Food for Thought: How better are we?

Recently I have encountered mind dazzling experiences that some of the Facebook.com members have posted on their time lines or copied from other links and shared with other members. I have seen a horse sharing the stage and the performance with a ballerina. I myself have re-posted a video on my time line that has been shared on facebook.com from Youtube.com.com featuring an elephant on a surf board. I have also seen many remotely unlikely to happen experiences and watched quite a few on youtube videos: dogs and cats playing together, tigers and gazelles walking side by side, chimps bounding with each other and other animals …etc By the way, The Kid, a short story that I posted under J.Hamilton pen name, was inspired by my experience with the mice in my house; very smart creatures we would have come to a different agreement hadn’t I read Albert Camus The Plague. My point is that these animals who can perform such amazing stunts are a proof that animals have a processing center in their brains that endows them with cognitive abilities similar to ours enabling them to thus to integrate instruction, process, archive, and retrieve it.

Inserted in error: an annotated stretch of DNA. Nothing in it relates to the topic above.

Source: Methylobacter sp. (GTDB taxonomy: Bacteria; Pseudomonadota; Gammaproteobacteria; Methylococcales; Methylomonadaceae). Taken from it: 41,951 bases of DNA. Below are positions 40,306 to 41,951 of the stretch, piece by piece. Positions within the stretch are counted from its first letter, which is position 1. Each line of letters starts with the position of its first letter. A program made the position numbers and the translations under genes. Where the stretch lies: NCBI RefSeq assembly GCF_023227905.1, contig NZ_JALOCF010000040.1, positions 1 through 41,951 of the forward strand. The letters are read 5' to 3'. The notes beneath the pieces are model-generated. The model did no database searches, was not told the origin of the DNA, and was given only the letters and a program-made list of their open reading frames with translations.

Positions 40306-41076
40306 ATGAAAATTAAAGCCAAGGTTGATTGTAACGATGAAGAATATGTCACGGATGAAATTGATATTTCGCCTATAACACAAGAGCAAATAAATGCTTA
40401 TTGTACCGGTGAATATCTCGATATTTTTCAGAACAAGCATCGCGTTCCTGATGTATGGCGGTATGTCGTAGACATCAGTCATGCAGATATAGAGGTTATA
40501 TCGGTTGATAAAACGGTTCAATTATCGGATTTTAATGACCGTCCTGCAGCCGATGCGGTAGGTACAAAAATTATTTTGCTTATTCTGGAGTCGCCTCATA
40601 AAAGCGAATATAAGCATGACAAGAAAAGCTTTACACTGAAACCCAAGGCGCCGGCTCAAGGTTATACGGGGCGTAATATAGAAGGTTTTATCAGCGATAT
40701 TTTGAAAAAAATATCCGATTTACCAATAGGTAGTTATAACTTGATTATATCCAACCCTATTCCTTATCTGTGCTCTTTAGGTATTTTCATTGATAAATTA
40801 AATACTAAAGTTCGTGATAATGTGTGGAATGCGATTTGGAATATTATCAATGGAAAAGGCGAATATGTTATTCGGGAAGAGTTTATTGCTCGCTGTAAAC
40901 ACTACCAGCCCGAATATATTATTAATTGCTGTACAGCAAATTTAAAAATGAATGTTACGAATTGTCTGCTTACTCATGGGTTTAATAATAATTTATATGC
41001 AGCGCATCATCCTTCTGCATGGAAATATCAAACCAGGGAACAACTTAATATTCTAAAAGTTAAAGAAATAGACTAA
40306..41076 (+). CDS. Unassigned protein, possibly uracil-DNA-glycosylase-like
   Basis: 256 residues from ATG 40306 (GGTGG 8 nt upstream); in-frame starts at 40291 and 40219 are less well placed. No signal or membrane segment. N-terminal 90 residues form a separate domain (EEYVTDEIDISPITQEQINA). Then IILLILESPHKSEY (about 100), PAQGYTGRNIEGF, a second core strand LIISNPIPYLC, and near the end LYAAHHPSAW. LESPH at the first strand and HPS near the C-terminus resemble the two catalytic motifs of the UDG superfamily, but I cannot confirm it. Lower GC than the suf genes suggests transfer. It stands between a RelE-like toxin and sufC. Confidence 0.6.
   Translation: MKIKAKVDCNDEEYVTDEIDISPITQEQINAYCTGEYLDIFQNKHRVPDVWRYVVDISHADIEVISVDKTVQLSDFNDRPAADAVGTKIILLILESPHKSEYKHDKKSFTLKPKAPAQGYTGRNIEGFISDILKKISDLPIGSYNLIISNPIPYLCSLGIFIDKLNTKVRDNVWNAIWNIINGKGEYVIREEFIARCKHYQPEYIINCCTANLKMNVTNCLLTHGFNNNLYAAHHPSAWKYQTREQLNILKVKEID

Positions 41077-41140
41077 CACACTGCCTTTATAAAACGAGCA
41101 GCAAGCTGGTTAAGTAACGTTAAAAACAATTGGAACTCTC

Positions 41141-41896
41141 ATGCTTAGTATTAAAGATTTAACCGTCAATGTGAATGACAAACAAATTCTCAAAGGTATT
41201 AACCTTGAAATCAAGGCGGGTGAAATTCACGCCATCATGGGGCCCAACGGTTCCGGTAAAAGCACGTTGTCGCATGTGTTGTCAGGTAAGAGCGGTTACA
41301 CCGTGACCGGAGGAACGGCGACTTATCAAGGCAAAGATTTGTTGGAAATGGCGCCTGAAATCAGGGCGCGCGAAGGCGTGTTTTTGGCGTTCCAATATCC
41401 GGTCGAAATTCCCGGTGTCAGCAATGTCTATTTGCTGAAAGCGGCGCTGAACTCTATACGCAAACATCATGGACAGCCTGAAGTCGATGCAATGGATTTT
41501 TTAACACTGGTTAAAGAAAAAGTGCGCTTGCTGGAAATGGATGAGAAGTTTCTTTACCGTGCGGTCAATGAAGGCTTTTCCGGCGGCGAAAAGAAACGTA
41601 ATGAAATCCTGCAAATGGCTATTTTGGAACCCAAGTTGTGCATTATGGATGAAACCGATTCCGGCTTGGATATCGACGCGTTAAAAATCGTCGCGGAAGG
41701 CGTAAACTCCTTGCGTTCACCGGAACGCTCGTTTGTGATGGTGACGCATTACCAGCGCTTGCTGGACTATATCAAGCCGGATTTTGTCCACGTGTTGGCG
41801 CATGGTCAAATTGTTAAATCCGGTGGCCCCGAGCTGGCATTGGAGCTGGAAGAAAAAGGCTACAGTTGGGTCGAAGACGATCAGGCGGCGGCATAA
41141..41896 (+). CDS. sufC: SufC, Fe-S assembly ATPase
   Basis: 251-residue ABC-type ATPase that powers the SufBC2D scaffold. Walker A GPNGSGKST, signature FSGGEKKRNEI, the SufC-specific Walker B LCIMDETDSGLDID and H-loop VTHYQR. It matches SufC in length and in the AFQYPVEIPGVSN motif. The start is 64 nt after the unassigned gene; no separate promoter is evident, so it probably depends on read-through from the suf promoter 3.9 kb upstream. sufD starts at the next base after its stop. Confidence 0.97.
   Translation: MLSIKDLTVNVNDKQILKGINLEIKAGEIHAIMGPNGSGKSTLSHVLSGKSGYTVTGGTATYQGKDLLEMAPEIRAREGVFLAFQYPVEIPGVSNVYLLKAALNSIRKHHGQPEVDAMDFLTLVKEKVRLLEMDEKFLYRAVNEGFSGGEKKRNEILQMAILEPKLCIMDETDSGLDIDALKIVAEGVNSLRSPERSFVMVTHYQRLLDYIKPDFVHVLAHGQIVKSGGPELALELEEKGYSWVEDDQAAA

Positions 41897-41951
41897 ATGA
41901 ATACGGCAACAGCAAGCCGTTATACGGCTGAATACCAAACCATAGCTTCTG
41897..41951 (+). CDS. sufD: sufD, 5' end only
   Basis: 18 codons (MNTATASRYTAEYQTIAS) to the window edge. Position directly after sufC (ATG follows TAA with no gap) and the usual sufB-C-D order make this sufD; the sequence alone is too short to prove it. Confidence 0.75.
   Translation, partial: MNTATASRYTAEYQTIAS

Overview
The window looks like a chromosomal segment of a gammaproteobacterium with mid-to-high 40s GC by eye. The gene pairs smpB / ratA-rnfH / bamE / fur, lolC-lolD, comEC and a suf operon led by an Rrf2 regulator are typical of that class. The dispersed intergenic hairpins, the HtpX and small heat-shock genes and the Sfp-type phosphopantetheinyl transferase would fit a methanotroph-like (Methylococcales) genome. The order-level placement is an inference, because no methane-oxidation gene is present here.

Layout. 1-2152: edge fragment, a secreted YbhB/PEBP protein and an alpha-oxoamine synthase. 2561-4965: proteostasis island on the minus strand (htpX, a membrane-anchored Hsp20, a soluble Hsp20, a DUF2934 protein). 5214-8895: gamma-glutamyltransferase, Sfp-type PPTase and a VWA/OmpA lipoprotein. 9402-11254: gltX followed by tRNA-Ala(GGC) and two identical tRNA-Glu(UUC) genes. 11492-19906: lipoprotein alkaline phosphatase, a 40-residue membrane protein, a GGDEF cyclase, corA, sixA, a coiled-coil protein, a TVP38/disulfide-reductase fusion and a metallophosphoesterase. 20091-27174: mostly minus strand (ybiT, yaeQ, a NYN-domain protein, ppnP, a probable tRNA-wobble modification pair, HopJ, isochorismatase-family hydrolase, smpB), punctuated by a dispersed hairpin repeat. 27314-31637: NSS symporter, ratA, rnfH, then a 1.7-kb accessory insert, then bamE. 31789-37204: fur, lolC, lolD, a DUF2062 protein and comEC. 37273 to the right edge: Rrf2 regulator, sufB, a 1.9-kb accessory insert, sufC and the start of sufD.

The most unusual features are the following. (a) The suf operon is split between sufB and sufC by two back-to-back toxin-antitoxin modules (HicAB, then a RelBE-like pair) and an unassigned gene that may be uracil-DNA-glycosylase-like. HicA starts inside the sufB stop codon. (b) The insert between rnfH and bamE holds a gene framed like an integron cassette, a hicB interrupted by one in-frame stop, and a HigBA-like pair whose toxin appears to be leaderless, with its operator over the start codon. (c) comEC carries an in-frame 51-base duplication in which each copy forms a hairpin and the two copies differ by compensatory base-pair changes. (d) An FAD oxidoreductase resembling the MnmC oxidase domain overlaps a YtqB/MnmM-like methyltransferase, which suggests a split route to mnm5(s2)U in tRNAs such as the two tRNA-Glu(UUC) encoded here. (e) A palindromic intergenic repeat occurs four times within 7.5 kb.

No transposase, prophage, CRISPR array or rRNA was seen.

The Horse on the ballet stage, for example, may not be able to turn the DVD or a tape recorder on and choose which music to listen to but can readily dance to the music they like even in the absence of the ballerina or a trainer. In other words, a horse can appreciate music and therefore has a pleasure center like ours. The elephant who is riding the high waves on a surf board has been a haunting experience for me to watch. Let’s agree that not every human being can surf (not even the most fit and svelter ones.) It requires intelligence and highly functioning brain to be able to coordinate one’s movement and balance at such levelS. One has to remember that the elephant weighs at least six hundred pounds which is described as morbid obesity among humans and very function limiting. My assumptions may be premature because those animals are exceptions, they have been trained for years and it was not by the whip that they have learned; on the contrary, their attention has been gained by care attention, protection and good nutrition. They have been allowed an environment that promoted learning. There were no Pavlovian reward involved for I did not see any carrots dangled before the horses’ eyes or the elephant’s. It is also a highly possible that those animals were remotely controlled by technology that tuned their neural transmission to an experienced human in the field. It is highly probable if the latter assumption is the truth that we are in times when we can be ‘droned’ in a very slave-like situation.

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